The Celebration Continues


When looking back at the milestone achievements of African-Americans in Big Ten athletics, another celebration of Black History Month continues on the court, on the field, on the diamond and in the classrooms across the Big Ten universities.  Take a look at some of the current Big Ten student-athletes or coaches whose everyday contributions to forwarding the conference mission also continue to build a rich tradition of black history in Big Ten athletics.


Camile & Carlene Robinson
Illinois Women's Track & Field

When Camile Robinson passes the baton to the Illini closer in the 4 x 400 relay, she knows the race's last stretch is in good hands -- and even faster legs.  They belong to her twin sister, Carlene, and the pair of Illini seniors has been rewriting Illinois track and field history since they first arrived in Champaign-Urbana, Ill., in 2004.  As a freshman, Carlene set the school record in the 800-meter run and earned All-America honors in the event.  Camile secured All-America status at the 2006 Outdoor NCAA Championships in the 400-meter hurdles after she and her sister placed first and second, respectively, in the Big Ten Championships.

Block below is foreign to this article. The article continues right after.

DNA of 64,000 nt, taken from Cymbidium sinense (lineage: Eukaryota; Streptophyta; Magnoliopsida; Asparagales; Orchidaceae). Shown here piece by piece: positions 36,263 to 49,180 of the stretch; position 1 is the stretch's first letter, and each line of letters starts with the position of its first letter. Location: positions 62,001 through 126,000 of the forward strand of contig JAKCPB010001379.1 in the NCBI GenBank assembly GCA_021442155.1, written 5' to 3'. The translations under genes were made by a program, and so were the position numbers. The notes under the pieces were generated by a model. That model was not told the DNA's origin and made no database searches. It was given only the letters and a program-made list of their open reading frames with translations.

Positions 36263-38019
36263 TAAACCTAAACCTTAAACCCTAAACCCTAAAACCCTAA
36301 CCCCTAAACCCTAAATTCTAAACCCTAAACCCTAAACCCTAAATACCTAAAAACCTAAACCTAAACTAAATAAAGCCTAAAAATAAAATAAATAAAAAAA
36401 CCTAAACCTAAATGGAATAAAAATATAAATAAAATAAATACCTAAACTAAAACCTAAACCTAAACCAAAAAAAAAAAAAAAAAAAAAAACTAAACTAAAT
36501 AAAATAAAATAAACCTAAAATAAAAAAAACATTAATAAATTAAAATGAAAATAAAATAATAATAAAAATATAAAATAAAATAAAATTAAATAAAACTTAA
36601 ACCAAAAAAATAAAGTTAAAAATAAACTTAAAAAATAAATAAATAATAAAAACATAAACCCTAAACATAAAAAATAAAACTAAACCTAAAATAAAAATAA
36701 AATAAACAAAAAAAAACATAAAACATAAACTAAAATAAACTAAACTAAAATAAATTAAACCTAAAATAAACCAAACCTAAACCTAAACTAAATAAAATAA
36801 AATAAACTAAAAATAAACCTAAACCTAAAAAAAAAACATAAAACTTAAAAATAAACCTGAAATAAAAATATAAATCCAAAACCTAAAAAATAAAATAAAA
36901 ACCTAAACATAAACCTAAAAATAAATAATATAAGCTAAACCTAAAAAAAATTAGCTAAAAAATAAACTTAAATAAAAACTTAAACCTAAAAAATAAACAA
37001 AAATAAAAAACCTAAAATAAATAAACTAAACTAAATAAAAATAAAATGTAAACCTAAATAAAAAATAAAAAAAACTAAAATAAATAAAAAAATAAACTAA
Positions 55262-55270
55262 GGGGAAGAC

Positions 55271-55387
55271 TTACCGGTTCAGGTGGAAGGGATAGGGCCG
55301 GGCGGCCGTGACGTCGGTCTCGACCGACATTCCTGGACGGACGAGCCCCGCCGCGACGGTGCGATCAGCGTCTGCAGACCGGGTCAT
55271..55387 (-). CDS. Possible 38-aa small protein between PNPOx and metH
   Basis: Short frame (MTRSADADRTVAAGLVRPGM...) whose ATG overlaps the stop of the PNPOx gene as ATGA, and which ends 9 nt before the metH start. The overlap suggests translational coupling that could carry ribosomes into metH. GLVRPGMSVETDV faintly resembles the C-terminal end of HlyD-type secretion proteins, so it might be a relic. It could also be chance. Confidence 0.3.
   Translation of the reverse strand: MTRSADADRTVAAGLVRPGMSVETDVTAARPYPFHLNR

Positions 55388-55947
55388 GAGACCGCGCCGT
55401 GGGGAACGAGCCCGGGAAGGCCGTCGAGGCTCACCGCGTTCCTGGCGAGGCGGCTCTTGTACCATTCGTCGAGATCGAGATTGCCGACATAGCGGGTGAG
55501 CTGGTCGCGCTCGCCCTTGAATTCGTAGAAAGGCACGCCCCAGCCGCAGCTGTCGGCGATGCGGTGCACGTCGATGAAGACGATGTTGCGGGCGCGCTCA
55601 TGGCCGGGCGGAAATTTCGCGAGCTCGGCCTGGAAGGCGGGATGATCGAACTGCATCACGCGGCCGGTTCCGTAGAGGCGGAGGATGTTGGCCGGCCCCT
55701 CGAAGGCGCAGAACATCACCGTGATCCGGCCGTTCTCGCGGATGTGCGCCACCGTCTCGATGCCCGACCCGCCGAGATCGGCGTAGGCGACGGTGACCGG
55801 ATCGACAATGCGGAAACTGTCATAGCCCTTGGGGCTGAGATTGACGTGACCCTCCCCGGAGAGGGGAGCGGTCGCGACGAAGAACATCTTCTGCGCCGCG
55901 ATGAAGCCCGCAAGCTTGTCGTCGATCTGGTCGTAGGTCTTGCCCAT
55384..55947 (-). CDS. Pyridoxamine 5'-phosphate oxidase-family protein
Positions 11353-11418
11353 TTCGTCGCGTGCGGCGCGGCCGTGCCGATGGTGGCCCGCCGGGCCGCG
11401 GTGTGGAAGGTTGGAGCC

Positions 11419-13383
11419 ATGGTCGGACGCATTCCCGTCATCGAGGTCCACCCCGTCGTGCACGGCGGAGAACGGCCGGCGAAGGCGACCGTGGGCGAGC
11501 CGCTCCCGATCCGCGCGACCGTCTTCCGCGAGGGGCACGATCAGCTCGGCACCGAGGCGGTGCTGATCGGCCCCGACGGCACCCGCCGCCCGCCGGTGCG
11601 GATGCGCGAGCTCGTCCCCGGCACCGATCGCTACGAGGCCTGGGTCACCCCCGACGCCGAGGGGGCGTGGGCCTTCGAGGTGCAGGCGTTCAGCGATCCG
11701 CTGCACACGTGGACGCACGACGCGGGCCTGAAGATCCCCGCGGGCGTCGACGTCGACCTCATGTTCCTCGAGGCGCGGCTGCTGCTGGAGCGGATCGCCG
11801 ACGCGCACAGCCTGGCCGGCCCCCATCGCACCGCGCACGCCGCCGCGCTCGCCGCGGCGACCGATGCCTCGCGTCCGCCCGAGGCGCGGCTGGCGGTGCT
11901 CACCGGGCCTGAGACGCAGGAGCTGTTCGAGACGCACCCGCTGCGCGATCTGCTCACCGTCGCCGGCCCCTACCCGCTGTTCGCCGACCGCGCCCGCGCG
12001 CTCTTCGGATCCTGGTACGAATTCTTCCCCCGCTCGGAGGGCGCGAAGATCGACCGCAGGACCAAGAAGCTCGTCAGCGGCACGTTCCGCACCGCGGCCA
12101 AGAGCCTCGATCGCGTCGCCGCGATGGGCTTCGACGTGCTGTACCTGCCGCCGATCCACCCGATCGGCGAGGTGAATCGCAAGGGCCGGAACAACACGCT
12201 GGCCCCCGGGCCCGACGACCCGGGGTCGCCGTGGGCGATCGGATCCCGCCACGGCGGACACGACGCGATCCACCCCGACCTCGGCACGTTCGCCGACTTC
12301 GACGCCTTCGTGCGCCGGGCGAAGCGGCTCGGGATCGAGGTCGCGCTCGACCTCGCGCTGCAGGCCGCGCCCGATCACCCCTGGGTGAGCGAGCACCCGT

Felisha Legette-Jack
Indiana Women's Basketball

With her arrival in Bloomington, Ind., at the start of the 2006-07 season, Legette-Jack became the first black female head basketball coach in program history and the first in the Big Ten since 2001.  The Syracuse, N.Y., native has coached two USA Basketball gold medal-winning teams. In her first year at the helm of the Hoosiers, Legette-Jack led the squad to an 11-3 record in Assembly Hall.

Diane Nukuri
Iowa Cross Country

The Hawkeye transfer was dubbed the Midwest Regional Athlete of the Year after running a school-record 6K time at the Midwest regional race, crossing the finish line in 20:34.  Nukuri's strong performance led the Hawkeyes to the NCAA Championships, ending a 14 year drought for the women's cross country team.  A junior, Nukuri secured All-America status in the national meet with an eighth-place finish.
Lamarr Woodley
Michigan Football

A first-team All-American and Wolverine senior co-captain, Woodley dominated the line of scrimmage as he commanded the best rushing defense in the nation.  The Saginaw, Mich. native became the Michigan's first-ever Lombardi Award-winner as the nation's top lineman in a tradition-laden football program.  After leading the conference with 12 sacks in 2006, Woodley added Big Ten Defensive Player of the Year to his long list of accolades.

Rochelle Robinson
Michigan State Gymnastics

A freshman, Robinson did not waste any time leaving her mark on Michigan State gymnastics.  Twice named the Big Ten Gymnast of the Week in 2007, Robinson led the Spartans to their first team title since 2003 with a three-title showing at the State of Michigan Classic in February.  The following week, she nailed a perfect vault performance that scored her the first-ever 10.0 mark in program history.
Ibrahim Kabia
Minnesota Track and Field